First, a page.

Andrew Rawnsley


Last quote by Andrew Rawnsley

Cabinet ministers who still hope for the best are now tight in the larynx when they try to sound optimistic. The British are great most of all in their pragmatism – or so much of the world once thought. The European Union’s supreme talent is for compromise – or so it was widely assumed. Both sides have much to lose from a ruinous version of Brexit and for that reason it will be avoided. This logic was the basis for believing that it could be managed in a way that contained the damage to trade, jobs and investment from extracting one of its largest members from the world’s most prosperous
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Oct 14 2017 Brexit
Andrew Rawnsley has most recently been quoted in an article called Outrageous good fortune smiles once again on Theresa May. Andrew Rawnsley said, “Terrible as things are for the Tories, the cabinet is too paralysed by fear to move against the prime minister. Theresa May is a very lucky politician. Yes, really. Her career has been kissed with outrageous fortune. She was promoted to home secretary in the coalition government because Nick Clegg turned down the job and George Osborne – here’s a lovely irony – told David Cameron that it would serve them to have a dispensable woman. She lucked into being prime minister because she was the only candidate left standing when all her rivals ate each other in an orgy of Tory cannibalism. Then she wiped out her majority with a snap election that she didn’t have to call, but her colleagues hesitated to punish that debacle in the traditional way because they feared that bad could be followed by worse.”. Andrew Rawnsley has been quoted a grand total of 20 times in 18 articles.
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Andrew Rawnsley quotes

May 28 2017

She is still on course to win, but it will not be the unvarnished victory that she was looking for when she began this

May 20 2017 - Conservative and Unionist Party

Shameless opportunism, brazen larceny and other reasons Theresa May’s Conservatives will win. Just in time for the election, a searing critique of the past 40 years of Conservative philosophy and practice has been published and it is freely available to all voters. I recommend reading this repudiation of all that so many Tories have held dear for decades. The salient passage is to be found on page nine of the blue volume entitled Forward, Together: The Conservative and Unionist Party Manifesto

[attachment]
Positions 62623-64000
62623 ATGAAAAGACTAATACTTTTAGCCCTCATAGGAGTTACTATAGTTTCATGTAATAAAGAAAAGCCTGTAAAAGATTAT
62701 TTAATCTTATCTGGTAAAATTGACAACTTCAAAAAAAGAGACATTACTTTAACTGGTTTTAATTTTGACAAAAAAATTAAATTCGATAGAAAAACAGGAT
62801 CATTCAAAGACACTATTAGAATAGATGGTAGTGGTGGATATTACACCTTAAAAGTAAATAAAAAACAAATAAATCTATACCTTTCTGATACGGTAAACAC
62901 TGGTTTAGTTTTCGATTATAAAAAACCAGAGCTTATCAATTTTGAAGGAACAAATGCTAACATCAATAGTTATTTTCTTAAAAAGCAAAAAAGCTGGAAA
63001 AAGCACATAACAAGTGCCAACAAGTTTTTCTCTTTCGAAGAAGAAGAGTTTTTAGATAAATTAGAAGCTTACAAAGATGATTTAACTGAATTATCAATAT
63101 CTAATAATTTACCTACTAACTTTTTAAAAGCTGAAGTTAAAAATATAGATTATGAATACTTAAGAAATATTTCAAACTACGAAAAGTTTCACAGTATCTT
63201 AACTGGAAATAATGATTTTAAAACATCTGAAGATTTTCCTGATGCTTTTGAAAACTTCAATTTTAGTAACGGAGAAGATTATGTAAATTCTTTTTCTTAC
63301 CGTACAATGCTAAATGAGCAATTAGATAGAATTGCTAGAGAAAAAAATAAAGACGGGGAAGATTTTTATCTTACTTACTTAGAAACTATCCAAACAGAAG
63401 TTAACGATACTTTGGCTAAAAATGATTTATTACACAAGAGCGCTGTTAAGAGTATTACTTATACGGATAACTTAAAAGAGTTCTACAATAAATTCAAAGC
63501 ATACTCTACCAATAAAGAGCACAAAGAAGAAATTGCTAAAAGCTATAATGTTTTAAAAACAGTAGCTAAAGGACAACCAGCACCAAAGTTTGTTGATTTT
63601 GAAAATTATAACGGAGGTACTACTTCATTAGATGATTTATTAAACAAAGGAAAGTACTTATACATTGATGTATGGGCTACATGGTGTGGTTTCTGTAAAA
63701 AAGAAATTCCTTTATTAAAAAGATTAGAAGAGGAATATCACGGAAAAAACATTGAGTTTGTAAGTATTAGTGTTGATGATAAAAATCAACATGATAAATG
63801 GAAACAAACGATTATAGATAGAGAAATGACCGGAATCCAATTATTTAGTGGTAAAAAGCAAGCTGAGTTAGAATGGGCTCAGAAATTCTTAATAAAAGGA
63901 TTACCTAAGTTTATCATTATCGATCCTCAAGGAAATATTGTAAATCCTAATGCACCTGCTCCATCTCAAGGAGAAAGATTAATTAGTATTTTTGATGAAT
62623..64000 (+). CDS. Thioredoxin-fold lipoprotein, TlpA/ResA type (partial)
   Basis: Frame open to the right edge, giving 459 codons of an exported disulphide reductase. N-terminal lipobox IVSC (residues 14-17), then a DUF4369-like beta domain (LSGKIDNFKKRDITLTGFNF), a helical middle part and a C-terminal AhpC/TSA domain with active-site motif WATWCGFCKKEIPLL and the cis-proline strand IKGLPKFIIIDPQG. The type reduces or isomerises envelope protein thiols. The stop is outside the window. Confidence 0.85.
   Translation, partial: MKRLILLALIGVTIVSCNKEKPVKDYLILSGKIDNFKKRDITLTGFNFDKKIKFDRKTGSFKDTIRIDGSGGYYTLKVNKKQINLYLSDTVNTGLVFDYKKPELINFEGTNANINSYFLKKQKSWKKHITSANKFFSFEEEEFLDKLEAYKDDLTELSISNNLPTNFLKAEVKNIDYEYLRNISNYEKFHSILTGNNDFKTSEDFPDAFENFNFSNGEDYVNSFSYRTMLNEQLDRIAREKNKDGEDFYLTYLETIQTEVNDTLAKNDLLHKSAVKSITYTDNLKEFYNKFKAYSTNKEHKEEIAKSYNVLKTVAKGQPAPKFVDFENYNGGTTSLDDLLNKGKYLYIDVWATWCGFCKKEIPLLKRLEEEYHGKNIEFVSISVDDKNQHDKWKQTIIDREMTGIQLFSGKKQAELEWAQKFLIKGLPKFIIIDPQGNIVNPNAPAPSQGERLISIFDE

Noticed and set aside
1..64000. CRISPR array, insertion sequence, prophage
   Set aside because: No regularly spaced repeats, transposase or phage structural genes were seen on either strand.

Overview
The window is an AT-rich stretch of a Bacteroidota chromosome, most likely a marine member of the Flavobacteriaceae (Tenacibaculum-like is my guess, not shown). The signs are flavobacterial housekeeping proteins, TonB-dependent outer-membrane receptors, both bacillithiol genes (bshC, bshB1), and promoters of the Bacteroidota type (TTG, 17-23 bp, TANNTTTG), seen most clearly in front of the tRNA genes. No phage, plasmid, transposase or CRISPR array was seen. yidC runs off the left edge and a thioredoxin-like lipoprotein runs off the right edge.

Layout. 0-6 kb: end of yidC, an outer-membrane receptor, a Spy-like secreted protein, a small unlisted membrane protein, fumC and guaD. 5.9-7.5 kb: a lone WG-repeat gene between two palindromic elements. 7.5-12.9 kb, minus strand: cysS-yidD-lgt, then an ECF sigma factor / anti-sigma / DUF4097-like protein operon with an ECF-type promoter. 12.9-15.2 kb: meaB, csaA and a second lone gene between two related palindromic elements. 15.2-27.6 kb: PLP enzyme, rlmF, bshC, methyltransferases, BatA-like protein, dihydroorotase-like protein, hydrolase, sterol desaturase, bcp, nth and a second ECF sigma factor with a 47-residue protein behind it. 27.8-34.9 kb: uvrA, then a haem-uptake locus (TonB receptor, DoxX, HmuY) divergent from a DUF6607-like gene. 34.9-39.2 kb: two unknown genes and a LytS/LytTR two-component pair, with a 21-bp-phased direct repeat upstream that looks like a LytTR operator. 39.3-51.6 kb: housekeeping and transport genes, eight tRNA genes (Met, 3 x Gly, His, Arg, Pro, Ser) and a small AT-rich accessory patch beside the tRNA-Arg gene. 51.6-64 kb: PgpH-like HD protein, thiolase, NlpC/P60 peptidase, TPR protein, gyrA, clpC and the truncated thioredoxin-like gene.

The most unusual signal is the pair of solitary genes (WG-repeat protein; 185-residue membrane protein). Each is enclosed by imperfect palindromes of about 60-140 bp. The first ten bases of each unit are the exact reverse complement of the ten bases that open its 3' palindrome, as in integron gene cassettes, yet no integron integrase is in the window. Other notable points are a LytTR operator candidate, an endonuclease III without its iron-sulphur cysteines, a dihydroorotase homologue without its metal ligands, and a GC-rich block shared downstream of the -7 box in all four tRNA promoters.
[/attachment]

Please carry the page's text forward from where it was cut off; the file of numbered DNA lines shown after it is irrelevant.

May 13 2017 - British elections 2017

If Labour had any respect for its own history, it would have a better idea about how elections are won. It is a stubborn fact of the past 80 years of Labour history that only three people have had the privilege of winning a general election in the party’s name. Two of those people are long deceased. The third still breathes, but much of his party has recently behaved as if they wish their only living winner were

May 06 2017

She only gets to look unbeatable because of the paucity of the competition from an utterly inept Labour leadership. For Labour MPs, this is the scene in the jeopardy movie when the ground begins to shake. They know that those blood-chilling tremors are the footsteps of something monstrous making its approach. The screams of the local councillors that have just been devoured by the beast are a warning to Labour parliamentary candidates that it is their turn next. The devastation to one-time Labour strongholds, from south Wales to the East Midlands to the Tees Valley, tells them to be afraid, to be very afraid. By the time we get to the final reel, we know that the casualties will be

Apr 22 2017 - Conservative and Unionist Party

They should make the issue not who should be prime minister, but whether the Tories can be trusted with a landslide. Election time and the fibbin’ is easy. The first fat and juicy one came from Theresa May when she stood outside Number 10 and declared that it was the “national interest” that compelled her to trigger the snap election that she had many times sworn that she would not call because an early poll was not in the “national interest”.feedback

Apr 01 2017 - Brexit

There may be a way to an agreement with the EU, but it won’t be achieved by trying to bluff. One way of looking at the Brexit negotiation is as a game of high stakes poker. Theresa “Queen of Vegas” May and her sidekick, David “Old Knuckleduster” Davis will sit on one side of a green baize table. They will arrange their faces to be utterly inscrutable; they will stitch cards to chests; they will leave Boris at home for fear that he might accidentally blurt out the content of Britain’s hand. Across from them will sit Michel “Hardball” Barnier, the chief negotiator for the commission, and Donald “Goodbye” Tusk, representing the 27 countries who will be remaining within the EU once Britain has taken its

Mar 11 2017

The desperate blame game over the budget is a bad sign when the perilous business of Brexit is about to begin. It is one of the more endearing eccentricities of British government that the two most powerful people in the cabinet live next door to each other. Even more bizarrely, they also live on top of each other, since the chancellor’s flat is located above Number 10 and the prime minister’s living quarters are above Number

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